Four bodies found after mine shoot out

August 13, 2010 12:00 am

, JOHANNESBURG, Aug 13 – Four bodies were found deep within an abandoned gold mine, South African police said Friday, after reports of a shoot-out between illegal miners and security guards.

The mine, which was shut down amid complaints from workers that they had not been paid for months, is co-owned by a grandson of former president Nelson Mandela and a nephew of President Jacob Zuma through a firm called Aurora Empowerment System.

The Sowetan newspaper reported Thursday that security guards at the Aurora gold mine east of Johannesburg had opened fire Monday on a group of illegal miners, leaving as many as 20 dead underground.

But police called off the search for more bodies around midday on Friday, saying they were still investigating how the miners died.

"So far we have found four bodies," police spokeswoman Noxolo Kweza told AFP.

"We don\’t know at the moment (what happened), we\’re still trying to piece together the information of what exactly happened there."

The ruling African National Congress condemned the killings.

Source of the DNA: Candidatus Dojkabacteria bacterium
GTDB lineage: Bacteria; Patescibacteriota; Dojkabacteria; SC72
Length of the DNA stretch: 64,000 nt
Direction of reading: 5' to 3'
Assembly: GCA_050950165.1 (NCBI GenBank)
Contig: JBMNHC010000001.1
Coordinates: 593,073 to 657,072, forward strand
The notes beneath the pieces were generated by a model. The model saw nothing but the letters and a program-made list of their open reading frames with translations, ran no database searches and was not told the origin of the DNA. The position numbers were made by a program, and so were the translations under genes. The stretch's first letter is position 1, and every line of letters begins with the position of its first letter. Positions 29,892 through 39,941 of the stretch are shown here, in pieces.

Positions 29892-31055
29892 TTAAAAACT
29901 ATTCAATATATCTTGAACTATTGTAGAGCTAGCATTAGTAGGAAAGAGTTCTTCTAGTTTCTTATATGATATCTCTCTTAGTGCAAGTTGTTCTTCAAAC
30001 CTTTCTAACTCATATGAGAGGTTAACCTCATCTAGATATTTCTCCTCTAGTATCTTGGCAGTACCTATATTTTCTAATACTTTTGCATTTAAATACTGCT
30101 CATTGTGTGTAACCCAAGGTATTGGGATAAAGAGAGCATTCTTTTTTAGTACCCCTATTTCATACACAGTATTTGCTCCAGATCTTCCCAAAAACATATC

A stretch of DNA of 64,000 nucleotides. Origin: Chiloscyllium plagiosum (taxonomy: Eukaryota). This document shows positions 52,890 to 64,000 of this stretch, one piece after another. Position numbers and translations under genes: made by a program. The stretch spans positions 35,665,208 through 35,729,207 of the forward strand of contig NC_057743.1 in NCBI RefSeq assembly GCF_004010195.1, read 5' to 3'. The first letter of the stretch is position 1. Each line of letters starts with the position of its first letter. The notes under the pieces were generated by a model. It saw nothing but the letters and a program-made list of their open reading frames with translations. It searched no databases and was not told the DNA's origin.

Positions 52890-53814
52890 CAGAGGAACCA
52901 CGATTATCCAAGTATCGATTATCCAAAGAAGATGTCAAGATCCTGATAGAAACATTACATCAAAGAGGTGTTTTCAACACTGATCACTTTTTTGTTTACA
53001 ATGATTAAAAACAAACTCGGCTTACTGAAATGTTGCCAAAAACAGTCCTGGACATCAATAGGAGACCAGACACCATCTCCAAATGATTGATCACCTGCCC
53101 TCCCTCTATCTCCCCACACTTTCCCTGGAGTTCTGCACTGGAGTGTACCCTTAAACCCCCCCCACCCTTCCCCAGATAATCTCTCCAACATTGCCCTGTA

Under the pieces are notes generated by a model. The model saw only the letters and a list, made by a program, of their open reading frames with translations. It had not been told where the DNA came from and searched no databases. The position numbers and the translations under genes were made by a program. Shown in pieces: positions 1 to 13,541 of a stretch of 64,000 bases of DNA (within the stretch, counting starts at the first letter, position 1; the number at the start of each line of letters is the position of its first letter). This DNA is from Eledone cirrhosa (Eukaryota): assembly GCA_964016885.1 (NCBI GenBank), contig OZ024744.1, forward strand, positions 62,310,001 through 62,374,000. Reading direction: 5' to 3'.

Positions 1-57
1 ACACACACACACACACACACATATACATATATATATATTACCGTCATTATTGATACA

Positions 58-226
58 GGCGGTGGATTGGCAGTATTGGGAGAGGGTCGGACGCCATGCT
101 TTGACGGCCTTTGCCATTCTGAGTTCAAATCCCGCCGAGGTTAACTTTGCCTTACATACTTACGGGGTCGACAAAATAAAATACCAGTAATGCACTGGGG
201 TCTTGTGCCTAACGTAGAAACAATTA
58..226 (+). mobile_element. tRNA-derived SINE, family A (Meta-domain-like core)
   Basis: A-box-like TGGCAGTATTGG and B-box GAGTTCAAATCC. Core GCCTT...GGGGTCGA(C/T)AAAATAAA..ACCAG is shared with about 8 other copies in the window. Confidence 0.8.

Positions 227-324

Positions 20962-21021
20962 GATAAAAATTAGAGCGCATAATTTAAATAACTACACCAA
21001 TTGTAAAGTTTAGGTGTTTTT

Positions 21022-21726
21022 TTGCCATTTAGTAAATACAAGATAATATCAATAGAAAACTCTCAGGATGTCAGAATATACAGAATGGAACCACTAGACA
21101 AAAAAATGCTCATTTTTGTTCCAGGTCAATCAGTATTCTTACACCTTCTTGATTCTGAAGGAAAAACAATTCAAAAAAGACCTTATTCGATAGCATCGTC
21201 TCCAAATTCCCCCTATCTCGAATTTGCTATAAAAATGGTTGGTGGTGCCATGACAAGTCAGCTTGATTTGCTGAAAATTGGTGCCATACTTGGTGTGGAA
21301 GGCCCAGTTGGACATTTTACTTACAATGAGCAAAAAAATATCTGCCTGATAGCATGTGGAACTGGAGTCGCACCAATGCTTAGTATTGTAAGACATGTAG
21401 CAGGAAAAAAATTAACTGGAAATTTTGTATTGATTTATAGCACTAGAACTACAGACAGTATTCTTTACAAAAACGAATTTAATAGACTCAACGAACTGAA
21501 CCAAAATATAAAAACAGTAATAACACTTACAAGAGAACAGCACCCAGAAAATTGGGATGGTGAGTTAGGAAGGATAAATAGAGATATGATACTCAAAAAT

"The mine management and the responsible security company should have sought the assistance of the South African Police on suspicion of crime being committed in their mine, rather than shooting at first instance," spokesman Jackson Mthembu said in a statement.

"We appeal to our law enforcement agencies to investigate this matter with the urgency it deserves."

The National Union of Mineworkers also called for an investigation, saying the dead may have been former Aurora employees who resumed mining on their own after going unpaid for months and then being left jobless when the mine closed.

"We suspect that of course there may be a possibility that those who have been workers at Aurora, because of the dire circumstances they are finding themselves in, could have gone to this extreme to try and save themselves," union spokesman Lesiba Seshoka told AFP.

Illegal mining in the bowels of South Africa\’s abandoned pits has long plagued the world\’s third-largest gold producer, with diggers — known as "zama zamas" (try, try) — living sometimes for months underground to smuggle the precious metal.



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